Updated: Mar 11
The past 20 years have been a seemingly golden era for professional development in product management. Hundreds of thousands of professionals have participated in product management training. Product management is now on the curriculum at major business and computer science programs. There are myriad options for in-person, on-line, and degree programs for anyone interested in product management training.
Yet despite the explosion in the number of professionals trained in product management and the available options for that training, traditional training has not produced a material impact on the practice's improvement and growth.
Product management is clearly defined and understood in only 21% of organizations;[i]
Processes, roles definition, and overall alignment are the most significant challenges in product management;[ii] and
47% of respondents identified process as the biggest challenge for product management in their company, and 51% said their product management process is not well-defined.[iii]
These issues with process, roles, and alignment show up in poor results, with research identifying that 72% of all new products developed fail to meet their revenue targets.[iv] Traditional product management training is not meeting the objectives of today's organizations.
For the product management profession to improve these results, professional development needs to evolve.
In 2021, Product Growth Leaders researched the current state of product management professional development and best practices from adult learning and professional development. Our findings from this research and our recommendations for how product management professional development needs to evolve are in our White Paper "The State of Product Management Professional Development" which can be downloaded here.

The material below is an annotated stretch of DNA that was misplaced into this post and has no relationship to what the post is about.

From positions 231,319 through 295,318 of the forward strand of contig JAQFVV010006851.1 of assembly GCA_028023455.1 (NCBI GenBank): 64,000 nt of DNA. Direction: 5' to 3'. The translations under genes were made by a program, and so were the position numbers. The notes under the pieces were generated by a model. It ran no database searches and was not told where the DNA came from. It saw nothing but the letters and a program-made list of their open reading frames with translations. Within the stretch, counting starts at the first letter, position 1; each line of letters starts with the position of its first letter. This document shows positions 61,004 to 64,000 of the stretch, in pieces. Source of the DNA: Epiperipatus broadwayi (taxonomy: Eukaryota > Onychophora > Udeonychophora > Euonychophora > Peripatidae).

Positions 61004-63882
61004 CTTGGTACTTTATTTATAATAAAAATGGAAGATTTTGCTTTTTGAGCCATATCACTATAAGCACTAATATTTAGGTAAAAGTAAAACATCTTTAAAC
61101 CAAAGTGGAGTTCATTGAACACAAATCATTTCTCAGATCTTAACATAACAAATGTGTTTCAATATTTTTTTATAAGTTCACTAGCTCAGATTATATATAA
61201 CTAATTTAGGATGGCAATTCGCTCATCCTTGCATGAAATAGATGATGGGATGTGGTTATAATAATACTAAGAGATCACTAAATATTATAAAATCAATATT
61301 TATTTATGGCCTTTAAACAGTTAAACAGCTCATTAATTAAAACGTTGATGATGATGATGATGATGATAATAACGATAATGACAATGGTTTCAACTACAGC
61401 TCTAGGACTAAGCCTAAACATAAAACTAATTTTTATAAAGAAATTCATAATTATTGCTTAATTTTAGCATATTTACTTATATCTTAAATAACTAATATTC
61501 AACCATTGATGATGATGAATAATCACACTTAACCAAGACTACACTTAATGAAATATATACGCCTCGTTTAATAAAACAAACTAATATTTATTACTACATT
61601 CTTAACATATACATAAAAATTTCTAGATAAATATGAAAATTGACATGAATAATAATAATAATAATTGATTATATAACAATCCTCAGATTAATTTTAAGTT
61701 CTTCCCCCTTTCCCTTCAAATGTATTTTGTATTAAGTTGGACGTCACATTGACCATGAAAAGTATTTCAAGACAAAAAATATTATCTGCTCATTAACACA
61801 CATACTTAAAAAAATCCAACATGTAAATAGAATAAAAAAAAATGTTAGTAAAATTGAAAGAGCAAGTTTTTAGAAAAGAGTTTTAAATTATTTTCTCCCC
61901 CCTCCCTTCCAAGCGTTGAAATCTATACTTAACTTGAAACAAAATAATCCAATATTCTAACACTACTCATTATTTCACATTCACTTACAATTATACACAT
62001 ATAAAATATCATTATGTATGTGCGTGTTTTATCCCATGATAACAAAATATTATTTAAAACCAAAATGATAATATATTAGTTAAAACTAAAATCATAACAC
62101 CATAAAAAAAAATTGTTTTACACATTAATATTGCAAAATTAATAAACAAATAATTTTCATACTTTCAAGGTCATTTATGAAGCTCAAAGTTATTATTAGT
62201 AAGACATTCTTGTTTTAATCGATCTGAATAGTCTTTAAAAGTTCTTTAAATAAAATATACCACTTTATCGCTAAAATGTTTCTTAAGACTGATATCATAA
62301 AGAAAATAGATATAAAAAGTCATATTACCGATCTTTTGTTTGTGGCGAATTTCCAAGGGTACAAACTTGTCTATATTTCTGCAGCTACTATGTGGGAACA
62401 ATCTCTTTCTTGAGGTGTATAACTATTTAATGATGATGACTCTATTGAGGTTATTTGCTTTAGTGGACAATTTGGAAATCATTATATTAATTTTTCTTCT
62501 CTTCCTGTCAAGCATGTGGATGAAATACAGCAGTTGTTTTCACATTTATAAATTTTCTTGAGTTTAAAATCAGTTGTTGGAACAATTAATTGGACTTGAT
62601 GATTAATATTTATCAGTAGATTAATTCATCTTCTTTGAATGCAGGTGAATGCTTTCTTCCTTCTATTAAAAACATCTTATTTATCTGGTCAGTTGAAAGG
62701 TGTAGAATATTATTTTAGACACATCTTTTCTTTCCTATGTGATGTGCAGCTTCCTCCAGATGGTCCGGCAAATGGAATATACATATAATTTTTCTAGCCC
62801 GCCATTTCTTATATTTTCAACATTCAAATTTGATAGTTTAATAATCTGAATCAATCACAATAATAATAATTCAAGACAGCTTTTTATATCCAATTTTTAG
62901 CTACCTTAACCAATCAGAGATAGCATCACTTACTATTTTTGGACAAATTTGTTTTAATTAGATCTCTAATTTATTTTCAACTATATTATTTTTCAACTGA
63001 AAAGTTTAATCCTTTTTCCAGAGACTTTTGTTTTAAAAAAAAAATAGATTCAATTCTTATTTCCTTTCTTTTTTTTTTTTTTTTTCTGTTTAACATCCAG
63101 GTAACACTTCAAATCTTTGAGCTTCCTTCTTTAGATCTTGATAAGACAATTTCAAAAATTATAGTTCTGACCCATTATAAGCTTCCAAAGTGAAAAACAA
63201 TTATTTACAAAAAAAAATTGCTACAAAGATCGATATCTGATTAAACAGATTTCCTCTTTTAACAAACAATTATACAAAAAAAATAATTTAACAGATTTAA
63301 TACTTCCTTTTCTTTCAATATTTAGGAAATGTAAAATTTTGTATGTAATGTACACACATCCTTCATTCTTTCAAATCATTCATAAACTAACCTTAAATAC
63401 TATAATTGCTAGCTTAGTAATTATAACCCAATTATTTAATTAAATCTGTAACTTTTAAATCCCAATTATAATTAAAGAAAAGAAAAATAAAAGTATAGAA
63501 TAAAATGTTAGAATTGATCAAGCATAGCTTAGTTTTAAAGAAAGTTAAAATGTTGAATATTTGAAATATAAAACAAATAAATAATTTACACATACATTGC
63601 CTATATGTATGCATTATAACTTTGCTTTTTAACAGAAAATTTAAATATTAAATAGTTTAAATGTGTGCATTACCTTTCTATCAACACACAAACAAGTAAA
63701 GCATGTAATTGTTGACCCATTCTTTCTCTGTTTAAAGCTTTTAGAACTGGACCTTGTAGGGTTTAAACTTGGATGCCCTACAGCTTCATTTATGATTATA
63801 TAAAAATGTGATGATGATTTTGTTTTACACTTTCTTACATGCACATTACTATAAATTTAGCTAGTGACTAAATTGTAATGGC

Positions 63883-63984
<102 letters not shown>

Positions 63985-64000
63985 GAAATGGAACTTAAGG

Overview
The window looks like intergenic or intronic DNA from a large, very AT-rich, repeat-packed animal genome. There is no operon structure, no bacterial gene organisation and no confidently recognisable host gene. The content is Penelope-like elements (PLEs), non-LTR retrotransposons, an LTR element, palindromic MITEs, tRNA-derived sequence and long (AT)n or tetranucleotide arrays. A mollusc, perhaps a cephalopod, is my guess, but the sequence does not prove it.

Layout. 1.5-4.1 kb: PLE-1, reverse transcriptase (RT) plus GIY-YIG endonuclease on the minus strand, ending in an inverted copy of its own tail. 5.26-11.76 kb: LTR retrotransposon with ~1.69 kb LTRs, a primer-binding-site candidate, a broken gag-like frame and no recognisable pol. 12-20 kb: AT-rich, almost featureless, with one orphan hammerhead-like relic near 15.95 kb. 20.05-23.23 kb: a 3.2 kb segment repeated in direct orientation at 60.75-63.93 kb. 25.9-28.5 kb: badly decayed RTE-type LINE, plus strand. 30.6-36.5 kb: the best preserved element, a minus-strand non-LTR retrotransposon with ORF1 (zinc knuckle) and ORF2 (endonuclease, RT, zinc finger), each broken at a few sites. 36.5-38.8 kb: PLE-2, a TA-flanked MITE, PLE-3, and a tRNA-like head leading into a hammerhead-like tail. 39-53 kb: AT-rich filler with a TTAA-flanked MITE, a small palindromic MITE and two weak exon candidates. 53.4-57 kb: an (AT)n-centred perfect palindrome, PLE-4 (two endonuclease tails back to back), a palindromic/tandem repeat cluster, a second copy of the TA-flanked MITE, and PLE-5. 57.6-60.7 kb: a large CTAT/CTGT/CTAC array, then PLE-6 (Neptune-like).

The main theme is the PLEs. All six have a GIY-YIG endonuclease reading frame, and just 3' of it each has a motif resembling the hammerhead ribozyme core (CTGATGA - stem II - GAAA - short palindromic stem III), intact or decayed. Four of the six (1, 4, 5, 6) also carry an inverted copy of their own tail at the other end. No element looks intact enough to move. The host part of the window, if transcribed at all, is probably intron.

This article focuses on product management skill gaps, what product management can learn from the broader professional development community and recommendations on improving product management training results.
Skill Gaps in Product Management
We surveyed product leaders to understand current professional development practices for product managers and learn what product leaders value.
We asked them to consider five aspects of professional skills and rate, using a scale of 1 to 10, the importance of that skill for their organization, and their team members command of the skill:
Product Management Fundamentals;
Business and Strategy;
Technical Skills; and
We were surprised by the skill gaps we found. In short, product professionals are underperforming in each area.
Competence and Importance scores were calculated for each skill based on the percent of responses with a rating of seven (7) or more.
Twenty years into the supposed golden era of product management professional development, these results are dismal. Each of these five areas had negative gaps (Command less than Importance).
86% of product leaders who rated Fundamentals important rated their team's command at only 41%, a gap of -45.5.
Business and Strategy skills were important to 91% of product leaders, but they rated their team's command in this area as only 32%, a gap of 59.2.
Either the current investment in product management training is not enough, or those product management training methods fail to deliver long-term value. We think that the answer is BOTH.
Chronic Issues with Professional Development
To better understand how to improve results, we researched professional development as a practice and found that it is not just the product management profession that is struggling.